New Brunswick

Search for entangled right whale in Bay of Fundy suspended for safety reasons

Three rescue boats and a Fisheries and Oceans Canada aerial team had to call off their search again Tuesday for an entangled North Atlantic right whale, spotted in the Bay of Fundy, east of Grand Manan island, Monday morning.

Fog closed in on teams searching for endangered male spotted near Grand Manan

The Campobello Whale Rescue Team is helping with the search in the Bay of Fundy. (Submitted by Neil Green)

Three rescue boats and a Fisheries and Oceans Canada aerial team had to call off their search again Tuesday for an entangled North Atlantic right whale, spotted in the Bay of Fundy, east of Grand Manan island, Monday morning.

Jerry Conway, an adviser with the Canadian Whale Institute and a member of the Campobello Whale Rescue Team, said fog reduced visibility to less than half a kilometre by mid-afternoon, creating unsafe conditions for the crews.

Members of the Campobello team, the Grand Manan Whale and Seabird Research Station team, and New England Aquarium team hope to resume the search Wednesday, weather permitting, he said.

Conway remains optimistic they'll be able to find the whale, identified as a 10-year-old male dragging an orange buoy.

But until they determine exactly how entangled it is, it's unclear if they'll be able to free it completely.

The whale did not appear to be too distressed when spotted Monday, he said.

'Swimming relatively easily'

"The whale was swimming relatively easily, it appeared, and it was diving on occasions, so it appeared the whale wasn't having any serious problems in its normal behaviour."

Still, the crews are anxious to reach the endangered whale and remove as much of the fishing gear as possible.

There are only an estimated 450 North Atlantic right whales left in the world. Of those, only about 100 are breeding females and no calves were born this year.

Since January 2017, there have been at least 19 deaths of such whales in U.S. and Canadian waters — 12 off the Canadian coast. 

Jerry Conway, an adviser with the Canadian Whale Institute and a member of the Campobello Whale Rescue Team, said fog reduced visibility, hampering efforts to find the whale. (CBC)

Necropsies on seven of the carcasses last year determined four whales died of blunt force trauma from collisions with ships, while the other three likely died of entanglements.

Fisheries and Oceans Canada announced a number of measures designed to protect the whales in the Gulf of St. Lawrence earlier this year, including a system of static and temporary fishing closures and speed restrictions for ships.

Fisheries and Oceans Canada will continue to conduct aerial surveillance and work with the Campobello Whale Rescue Team, other partners and industry over the coming days to find the whale and assess its condition, according to an emailed statement. 

Departmental vessels will provide support and assistance as required at that time, it said.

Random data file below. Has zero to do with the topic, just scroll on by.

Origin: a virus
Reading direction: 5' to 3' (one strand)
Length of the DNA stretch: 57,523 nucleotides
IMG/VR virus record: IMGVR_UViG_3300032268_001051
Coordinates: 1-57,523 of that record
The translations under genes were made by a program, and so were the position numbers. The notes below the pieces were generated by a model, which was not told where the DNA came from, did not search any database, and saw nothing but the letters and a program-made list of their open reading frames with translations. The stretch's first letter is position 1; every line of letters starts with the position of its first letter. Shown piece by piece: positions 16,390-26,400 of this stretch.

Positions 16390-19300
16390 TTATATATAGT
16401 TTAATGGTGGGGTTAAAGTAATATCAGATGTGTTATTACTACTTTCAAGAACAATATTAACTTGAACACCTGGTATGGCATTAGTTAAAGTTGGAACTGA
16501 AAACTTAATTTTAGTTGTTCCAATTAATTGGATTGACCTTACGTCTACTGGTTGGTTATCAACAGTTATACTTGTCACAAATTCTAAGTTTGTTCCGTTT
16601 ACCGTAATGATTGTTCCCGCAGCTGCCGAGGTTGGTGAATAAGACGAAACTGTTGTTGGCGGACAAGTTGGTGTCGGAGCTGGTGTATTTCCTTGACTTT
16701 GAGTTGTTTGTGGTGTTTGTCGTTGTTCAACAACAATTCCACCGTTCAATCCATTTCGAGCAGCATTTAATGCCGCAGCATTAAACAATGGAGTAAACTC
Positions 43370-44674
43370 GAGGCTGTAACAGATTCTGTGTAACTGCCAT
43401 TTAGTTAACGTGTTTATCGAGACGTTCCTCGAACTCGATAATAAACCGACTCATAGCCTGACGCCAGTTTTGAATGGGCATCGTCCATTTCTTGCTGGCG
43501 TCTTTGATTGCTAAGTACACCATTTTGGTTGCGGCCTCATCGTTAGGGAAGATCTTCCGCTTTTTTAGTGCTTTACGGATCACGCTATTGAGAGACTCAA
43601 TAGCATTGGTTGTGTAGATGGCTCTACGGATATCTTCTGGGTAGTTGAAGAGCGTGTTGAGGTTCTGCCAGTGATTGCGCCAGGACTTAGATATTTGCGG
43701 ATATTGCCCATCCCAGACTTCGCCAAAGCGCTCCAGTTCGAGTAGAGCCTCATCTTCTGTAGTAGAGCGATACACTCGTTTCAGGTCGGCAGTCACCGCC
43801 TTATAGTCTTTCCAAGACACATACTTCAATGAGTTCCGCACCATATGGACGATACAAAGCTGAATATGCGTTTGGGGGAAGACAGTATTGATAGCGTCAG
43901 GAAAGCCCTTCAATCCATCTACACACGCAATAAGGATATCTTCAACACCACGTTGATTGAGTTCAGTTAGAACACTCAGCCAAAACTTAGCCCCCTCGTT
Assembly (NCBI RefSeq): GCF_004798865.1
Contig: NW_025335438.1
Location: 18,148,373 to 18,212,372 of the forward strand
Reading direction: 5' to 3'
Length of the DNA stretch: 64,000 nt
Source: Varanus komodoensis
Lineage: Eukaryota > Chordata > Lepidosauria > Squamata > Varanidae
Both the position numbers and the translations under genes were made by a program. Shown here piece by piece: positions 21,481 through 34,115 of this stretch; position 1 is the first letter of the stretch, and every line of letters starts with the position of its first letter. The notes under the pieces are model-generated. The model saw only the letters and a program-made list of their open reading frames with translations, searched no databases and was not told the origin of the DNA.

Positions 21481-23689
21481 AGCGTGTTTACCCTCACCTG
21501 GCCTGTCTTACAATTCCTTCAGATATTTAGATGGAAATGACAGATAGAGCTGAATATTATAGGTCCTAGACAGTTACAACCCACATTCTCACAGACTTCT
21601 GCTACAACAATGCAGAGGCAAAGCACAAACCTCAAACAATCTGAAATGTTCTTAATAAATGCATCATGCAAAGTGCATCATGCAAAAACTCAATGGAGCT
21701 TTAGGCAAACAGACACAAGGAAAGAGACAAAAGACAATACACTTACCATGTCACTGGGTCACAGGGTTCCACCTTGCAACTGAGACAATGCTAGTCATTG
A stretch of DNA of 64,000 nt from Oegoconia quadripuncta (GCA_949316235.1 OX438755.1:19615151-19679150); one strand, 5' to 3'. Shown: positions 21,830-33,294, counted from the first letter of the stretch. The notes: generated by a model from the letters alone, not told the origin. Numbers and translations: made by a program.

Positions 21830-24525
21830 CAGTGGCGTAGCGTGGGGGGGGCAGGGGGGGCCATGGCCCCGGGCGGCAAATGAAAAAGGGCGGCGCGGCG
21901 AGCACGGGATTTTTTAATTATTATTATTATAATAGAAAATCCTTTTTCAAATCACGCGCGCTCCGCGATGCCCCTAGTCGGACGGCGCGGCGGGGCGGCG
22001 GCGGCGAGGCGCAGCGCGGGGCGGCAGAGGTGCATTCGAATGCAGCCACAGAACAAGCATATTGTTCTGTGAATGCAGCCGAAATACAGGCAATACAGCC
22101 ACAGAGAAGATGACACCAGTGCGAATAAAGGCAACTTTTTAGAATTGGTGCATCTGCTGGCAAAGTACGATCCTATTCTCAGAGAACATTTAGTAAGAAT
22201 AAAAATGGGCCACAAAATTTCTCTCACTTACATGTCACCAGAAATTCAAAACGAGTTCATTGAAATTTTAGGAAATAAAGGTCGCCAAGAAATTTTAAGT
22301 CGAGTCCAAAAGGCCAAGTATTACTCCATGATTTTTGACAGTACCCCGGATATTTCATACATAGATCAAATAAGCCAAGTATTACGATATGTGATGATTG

The Grand Manan Fishermen's Association has also offered to help, said Conway.

Whales can travel hundreds of kilometres while entangled in fishing gear, fisheries officials have said. (International Fund for Animal Welfare)

The entangled whale was spotted Monday about 9 a.m. by members of the Grand Manan Whale and Seabirds Research Station team, approximately 22 nautical miles east of Grand Manan.

The team from New England was able to locate the whale around 11 a.m., but is not equipped or qualified to perform rescues, said Conway.

They stayed with the whale, awaiting the arrival of the Campobello rescue team.

We're very cautious these days on how we approach and who does do a disentanglement.- Jerry Conway, Campobello Whale Rescue Team

It was difficult for them to stand by without attempting to disentangle the whale, said Conway, but the death of whale rescue volunteer Joe Howlett last summer underscored the possible dangers.

Howlett, 59, who ​co-founded the Campobello team in 2002, was killed on July 10, 2017, after freeing a whale in the Gulf of St. Lawrence near Shippagan.

"So we're very cautious these days on how we approach and who does do a disentanglement," said Conway. "We want people with experience and knowledge doing it."

While the New England team was monitoring the latest entangled whale Monday, they identified it as one previously catalogued by the New England Aquarium as No. 3843.

North Atlantic right whales have unique, distinct patterns on their heads, which researchers use to identify them.

New entanglement

Whale No. 3843 has been sighted on a number of occasions over the years, but this is the first time there has been any indication it's entangled, said Conway.

Four members of the Campobello team set out around 10:30 a.m. and got about halfway there, but were forced to turn back at around noon due to a mechanical problem with their vessel, which is "at least" 25 years old.

Heavy fog, strong wind and two-metre high waves also hampered their efforts, he said.

The team acquired the rigid-hulled inflatable pontoon boat from Fisheries and Oceans Canada in 2002. "At that time it was surplus and we've been keeping it going ever since," said Conway.

"So it's on its last legs, basically… We have to patch it and push it on occasion, so we're hoping to have it replaced in the near future."

On Monday, fuel wasn't getting to the engine, but one of the team members, who is proficient dealing with outboard motors, managed to fix the problem.

The three teams resumed their search early Tuesday morning, dividing an area measuring approximately 40 square miles into three sections.

They searched for several hours before deteriorating conditions forced the suspension of the search.

Fisheries and Oceans Canada said the teams could be dealing with poor weather conditions for a couple of days.

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